There seem to be a lot of people thinking that banks should be “scared” of bitcoin, or that bitcoin will replace modern banking. This is simply not the case. To quote the FDIC “8.2 percent of US households are unbanked. This represents 1 in 12 households in the nation, or nearly 10 million in total.” An additional 10% or 14 million households are considered underbanked.
It is this unbanked and underbanked population that stands to gain the most from technologies like bitcoin. The pros for the unbanked population are clear, while the gains for the underbanked population are a little less obivious.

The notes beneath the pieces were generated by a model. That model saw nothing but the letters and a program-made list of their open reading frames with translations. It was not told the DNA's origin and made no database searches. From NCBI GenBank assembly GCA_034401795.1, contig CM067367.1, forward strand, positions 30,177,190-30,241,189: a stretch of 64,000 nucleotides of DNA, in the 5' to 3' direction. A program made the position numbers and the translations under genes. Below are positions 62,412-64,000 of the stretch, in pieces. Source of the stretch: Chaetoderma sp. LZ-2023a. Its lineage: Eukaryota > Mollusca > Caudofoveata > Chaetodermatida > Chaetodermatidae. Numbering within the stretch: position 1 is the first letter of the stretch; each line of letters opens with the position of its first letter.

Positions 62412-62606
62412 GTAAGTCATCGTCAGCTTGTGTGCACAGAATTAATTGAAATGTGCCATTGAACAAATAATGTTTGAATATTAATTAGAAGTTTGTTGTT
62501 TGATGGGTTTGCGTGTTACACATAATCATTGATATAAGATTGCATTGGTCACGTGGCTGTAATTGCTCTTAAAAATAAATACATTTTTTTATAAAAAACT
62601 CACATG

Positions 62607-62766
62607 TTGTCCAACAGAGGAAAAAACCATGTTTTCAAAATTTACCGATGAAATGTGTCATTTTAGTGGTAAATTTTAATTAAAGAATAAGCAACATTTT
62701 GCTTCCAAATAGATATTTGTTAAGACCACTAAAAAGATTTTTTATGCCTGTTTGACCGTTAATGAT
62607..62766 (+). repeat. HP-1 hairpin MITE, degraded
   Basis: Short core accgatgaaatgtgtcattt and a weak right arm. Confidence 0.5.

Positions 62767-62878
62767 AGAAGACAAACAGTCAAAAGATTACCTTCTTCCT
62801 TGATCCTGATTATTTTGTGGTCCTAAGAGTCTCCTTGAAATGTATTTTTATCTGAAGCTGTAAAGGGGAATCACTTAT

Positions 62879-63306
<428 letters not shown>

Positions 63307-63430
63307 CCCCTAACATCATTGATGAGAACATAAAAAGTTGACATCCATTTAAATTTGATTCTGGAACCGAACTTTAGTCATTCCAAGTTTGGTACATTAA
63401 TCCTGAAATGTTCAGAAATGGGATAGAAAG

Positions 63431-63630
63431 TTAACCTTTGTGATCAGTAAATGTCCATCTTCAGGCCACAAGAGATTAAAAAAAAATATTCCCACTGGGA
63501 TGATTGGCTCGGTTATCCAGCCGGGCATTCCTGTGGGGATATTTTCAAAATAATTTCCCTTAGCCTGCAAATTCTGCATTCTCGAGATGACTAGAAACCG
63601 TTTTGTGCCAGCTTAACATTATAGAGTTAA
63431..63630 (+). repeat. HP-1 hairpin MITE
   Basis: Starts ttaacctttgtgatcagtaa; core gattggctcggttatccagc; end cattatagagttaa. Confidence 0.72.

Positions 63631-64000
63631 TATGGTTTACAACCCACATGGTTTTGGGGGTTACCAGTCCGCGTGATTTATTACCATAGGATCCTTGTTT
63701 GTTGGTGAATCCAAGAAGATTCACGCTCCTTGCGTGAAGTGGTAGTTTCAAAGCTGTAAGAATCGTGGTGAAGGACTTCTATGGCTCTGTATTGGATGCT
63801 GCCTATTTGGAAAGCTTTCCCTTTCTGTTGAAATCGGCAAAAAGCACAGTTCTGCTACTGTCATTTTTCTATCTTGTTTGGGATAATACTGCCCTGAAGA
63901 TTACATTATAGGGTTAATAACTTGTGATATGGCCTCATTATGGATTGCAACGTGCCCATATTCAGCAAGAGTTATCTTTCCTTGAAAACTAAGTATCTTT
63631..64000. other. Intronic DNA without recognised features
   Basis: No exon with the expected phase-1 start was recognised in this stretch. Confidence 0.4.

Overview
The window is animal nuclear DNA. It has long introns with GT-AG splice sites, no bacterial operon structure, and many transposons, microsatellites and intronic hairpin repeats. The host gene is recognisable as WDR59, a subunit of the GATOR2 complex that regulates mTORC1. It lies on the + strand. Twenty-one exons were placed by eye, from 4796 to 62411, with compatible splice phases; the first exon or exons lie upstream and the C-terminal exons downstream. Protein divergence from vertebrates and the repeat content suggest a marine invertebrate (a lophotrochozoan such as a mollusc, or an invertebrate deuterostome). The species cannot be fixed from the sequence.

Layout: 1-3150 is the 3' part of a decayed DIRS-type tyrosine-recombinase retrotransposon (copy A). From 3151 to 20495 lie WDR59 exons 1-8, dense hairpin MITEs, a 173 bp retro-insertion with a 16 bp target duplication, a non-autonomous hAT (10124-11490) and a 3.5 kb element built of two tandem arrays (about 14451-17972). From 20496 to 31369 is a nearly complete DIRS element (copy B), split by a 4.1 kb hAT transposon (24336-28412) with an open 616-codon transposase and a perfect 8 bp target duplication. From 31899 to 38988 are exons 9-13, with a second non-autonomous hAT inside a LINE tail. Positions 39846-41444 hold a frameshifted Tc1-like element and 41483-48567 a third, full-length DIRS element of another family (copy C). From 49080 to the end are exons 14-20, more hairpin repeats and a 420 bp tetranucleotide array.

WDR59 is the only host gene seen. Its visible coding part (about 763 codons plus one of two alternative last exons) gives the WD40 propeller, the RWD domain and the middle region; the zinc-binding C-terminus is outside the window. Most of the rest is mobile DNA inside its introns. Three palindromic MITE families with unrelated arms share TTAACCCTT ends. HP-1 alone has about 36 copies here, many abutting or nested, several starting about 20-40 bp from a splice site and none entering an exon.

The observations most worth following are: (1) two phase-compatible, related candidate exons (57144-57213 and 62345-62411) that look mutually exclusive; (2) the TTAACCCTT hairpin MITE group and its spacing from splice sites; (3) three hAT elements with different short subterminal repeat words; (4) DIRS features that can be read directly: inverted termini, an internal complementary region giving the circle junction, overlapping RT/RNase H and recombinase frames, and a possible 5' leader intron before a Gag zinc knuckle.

When banks deal with the underbanked they generally charge service fees to help recoupe some of their overhead.
Banks spend more on these customers than they earn, which is the root of service fees. These inefficencies are bad for both parties.
I would argue that banks would, for a large part be happy to see these customers go. These are ultimately relationships that must be soured for banks to maintain profitablity. The depature of these low value accounts would relieve regulatory burdens and free up resources to concentrate on relationships that are mutually beneficial.
It is in this way that bitcoin has a huge potential to help banks improve their bottom line. Better banking is good for all of us, even those who aren’t customers. The opportunity to reduce overall costs and improve banking efficency is good for everyone not just the banker or the bitcoiners.